I have been thinking about the Television. The whole family wants cable and I am resisting. Other than Dvds we have no TV at the moment, it has been close to two years since we have any TV at all. The girls are both tucked into their Friends DVD set and we download Glee when we need to. I just prefer my home without the drone of television. I prefer not to see my daughters slumped in front of the Disney channel. Am I cruel? Am I right?
So it has got me thinking about television. In Tokyo where I spent my formative years there was only one TV show in English each week. We had a special machine that could reverse the Japanese dubbing and return the one and only show back into its original American drawl. The show was Little House on the Prairie and we would dash home from wherever we were every Sunday night at 6pm to watch it. Like dogs, parched after a long walk, we would lap at the bowl of TV with relish. When we were desperate for more we would sit, open mouthed and panting in front of a Japanese Soap, trying to figure out what the hell was going on, hoping that the foreign words would seep into our brains through some form of osmosis and click with meaning. They never did.
Then the era of VHS dawned and we could rent movies and watch them all summer long in a darkened room, curtains drawn, the air conditioner humming.
Boarding school had a TV room, but it was primarily for Thursday night Top of the Pops and that was basically it. Then my parents moved to New York and suddenly we had a TV in every room, we prayed to the altar of American TV nightly, starved had been, and we soaked it up, every last drop of it, soaps, trash, the lot. We became addicted. Early morning MTV would flick on, then the morning shows, then Family Ties and all the shows we had missed in our Tokyo years. Like deprived orphans we took advantage of the bounty.
When I moved to Montreal, in the early days TV was my constant companion while Handsome Husband worked at the bar nights and I didn’t know a soul. We had a tiny apartment on Jeanne Mance, with brick walls and a claw foot tub. Our futon bed doubled as our sofa and our TV was tiny, black and white and needed a spanner to turn the channel dial. I sat, spooning Ben and Jerry’s ice-cream into my mouth and watched bad TV in shades of grey. Finally on one memorable Boxing Day, frigid with cold and with sharp winds whipping our cheeks we heading out to part with some valuable cash. It was time for a colour TV and we splashed out on a 14” Mitsubishi. It even had a remote control! Now we could watch hockey in colour! The Habs in all their scarlet glory! We didn’t care that we couldn’t afford cable; we we thrilled with the news in Technicolor and having no further need for the spanner we lost it behind a book shelf.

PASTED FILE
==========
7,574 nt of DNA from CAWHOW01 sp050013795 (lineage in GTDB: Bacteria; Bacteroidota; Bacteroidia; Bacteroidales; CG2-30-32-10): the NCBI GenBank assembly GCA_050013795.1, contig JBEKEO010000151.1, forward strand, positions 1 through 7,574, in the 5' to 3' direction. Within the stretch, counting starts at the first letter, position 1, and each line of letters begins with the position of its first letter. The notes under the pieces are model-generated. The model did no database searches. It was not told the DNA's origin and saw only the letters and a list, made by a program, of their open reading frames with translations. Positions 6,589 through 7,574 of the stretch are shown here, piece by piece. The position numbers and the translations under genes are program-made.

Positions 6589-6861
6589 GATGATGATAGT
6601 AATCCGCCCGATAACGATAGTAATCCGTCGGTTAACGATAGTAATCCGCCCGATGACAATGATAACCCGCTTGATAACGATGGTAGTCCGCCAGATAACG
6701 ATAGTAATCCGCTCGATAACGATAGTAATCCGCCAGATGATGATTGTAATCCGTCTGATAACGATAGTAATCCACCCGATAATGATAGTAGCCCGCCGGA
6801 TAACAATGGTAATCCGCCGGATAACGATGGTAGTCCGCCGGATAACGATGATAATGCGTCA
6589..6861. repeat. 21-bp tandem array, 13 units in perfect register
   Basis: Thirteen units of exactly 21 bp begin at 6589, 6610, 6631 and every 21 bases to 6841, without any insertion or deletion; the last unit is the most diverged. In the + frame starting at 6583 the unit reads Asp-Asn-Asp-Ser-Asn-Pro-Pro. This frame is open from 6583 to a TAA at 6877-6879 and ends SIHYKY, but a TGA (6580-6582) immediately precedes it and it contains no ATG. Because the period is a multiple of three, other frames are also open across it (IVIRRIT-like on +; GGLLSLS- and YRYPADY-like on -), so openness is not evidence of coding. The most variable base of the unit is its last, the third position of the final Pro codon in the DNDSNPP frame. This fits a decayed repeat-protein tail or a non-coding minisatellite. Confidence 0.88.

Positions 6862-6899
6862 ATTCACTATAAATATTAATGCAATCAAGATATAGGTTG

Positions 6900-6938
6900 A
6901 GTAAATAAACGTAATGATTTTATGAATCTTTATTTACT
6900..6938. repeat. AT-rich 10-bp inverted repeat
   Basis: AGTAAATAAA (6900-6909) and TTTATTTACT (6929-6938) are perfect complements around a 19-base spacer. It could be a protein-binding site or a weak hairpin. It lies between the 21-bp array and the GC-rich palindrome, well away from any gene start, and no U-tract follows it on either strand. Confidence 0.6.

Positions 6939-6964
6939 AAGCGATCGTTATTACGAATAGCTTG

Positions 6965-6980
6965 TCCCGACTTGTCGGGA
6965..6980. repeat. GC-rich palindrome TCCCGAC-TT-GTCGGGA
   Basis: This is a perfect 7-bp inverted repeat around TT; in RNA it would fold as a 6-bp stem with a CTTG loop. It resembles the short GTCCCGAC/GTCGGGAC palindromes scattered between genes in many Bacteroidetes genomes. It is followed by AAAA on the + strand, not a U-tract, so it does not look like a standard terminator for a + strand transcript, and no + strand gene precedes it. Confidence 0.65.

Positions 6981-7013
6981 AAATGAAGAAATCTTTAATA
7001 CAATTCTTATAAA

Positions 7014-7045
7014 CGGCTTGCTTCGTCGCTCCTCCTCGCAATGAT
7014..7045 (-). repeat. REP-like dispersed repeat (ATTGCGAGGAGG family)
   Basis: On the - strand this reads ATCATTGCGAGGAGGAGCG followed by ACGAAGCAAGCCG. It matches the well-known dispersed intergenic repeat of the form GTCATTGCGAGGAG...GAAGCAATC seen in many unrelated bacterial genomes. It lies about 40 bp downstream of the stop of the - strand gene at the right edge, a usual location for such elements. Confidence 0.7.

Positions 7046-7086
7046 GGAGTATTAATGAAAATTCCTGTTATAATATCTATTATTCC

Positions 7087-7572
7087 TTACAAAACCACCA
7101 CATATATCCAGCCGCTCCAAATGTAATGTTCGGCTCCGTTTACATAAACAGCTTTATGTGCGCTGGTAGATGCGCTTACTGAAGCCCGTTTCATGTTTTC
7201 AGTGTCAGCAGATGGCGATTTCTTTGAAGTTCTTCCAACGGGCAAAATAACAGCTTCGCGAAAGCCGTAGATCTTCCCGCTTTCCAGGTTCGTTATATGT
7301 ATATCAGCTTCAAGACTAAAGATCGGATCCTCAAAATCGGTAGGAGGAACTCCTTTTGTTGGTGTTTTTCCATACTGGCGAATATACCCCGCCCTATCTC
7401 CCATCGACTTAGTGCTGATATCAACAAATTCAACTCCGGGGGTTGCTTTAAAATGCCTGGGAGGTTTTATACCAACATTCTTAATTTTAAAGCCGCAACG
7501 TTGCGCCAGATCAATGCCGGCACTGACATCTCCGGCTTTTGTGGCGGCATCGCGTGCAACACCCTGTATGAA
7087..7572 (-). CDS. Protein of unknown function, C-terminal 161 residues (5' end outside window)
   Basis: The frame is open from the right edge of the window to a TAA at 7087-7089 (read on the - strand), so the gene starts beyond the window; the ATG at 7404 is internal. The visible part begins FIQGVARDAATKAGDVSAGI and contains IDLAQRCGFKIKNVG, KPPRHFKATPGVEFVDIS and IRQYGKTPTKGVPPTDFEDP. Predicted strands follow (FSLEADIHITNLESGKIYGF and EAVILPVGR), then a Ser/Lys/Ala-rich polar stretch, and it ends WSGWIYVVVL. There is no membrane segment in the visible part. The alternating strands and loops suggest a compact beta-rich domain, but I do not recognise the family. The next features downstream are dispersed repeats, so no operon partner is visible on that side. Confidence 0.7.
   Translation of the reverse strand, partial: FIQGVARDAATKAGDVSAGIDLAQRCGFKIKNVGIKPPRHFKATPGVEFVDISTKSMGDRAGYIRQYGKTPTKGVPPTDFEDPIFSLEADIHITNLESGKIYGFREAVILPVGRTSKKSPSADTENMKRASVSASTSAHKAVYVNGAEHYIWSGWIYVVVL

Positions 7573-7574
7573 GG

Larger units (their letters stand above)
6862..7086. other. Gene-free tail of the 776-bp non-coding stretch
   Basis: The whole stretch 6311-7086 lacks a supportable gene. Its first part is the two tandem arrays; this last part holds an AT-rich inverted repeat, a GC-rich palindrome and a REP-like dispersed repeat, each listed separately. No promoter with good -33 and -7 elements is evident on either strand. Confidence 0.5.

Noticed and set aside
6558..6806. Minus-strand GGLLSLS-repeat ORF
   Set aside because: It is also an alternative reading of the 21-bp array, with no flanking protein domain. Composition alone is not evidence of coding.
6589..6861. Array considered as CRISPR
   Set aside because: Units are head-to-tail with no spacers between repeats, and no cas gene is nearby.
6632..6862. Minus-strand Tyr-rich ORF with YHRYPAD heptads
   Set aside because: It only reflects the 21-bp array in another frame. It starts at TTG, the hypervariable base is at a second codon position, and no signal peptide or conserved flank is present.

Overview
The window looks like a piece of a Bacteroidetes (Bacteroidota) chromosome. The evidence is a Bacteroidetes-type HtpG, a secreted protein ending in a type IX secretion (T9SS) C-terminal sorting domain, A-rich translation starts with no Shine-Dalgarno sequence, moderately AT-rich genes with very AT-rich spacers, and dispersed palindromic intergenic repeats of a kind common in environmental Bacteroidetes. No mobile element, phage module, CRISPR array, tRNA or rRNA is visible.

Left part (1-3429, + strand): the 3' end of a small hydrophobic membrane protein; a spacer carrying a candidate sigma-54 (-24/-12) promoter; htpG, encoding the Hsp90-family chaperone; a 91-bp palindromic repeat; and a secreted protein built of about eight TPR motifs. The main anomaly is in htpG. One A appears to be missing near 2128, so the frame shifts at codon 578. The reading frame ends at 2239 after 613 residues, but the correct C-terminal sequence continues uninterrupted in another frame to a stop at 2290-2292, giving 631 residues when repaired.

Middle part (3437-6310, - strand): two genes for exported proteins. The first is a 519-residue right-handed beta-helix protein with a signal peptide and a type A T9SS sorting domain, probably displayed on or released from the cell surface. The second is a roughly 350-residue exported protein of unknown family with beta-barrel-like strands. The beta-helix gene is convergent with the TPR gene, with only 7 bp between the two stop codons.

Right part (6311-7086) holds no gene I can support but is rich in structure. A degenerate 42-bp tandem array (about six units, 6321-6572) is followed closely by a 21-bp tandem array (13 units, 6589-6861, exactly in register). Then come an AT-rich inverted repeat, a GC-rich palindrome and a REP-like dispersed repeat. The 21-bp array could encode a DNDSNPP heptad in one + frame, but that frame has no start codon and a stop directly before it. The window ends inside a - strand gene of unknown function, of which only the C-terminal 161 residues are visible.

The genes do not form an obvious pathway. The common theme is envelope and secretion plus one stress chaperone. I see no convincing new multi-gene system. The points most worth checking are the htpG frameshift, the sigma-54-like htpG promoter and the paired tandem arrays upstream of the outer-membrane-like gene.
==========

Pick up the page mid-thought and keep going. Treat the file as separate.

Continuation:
The love affair with American TV continued, through LA Law, ER, Chicago Hope, those medical dramas filling my Thursday nights at McGill. But not until Winnipeg did we get cable and then came those long nights breastfeeding Trooper, when I would watch Law and Order, one after the other while she sucked in my arms.
The years went by and the interest came and went. Always my TV deprived childhood years a justification to my addiction to a few shows. I would only allow myself 5 shows a week. Anymore and it was TOO much. I would be a TV whore.
And here we are now. Handsome Husband and I sit with a lap top on our bed and we stream the few shows we love. The internet is sometimes shaky, we always have to start the process a good 20 mins or more before we settle down to watch, get the show downloaded before the power cuts at the very least. Sometimes we head over to the well stocked pirated DVD shop to buy an entire series that we can watch in luxury, on the proper big screen TV from the comfort of our sofa. Mad Men is a current favourite.
But still the call for cable comes at least twice a week. Mainly from HH during some major sporting event. But the way it stands now, I have managed to weed out the junk and monitor the intake.
Still, I do love my American TV. Now more than ever, that I am so far removed from the culture of the Great Shiny West. I need my McDreamy, my House, my Donald Draper, my Hank Moody, my Sue Sylvester. We let these fictional people into our lives and they never want to leave.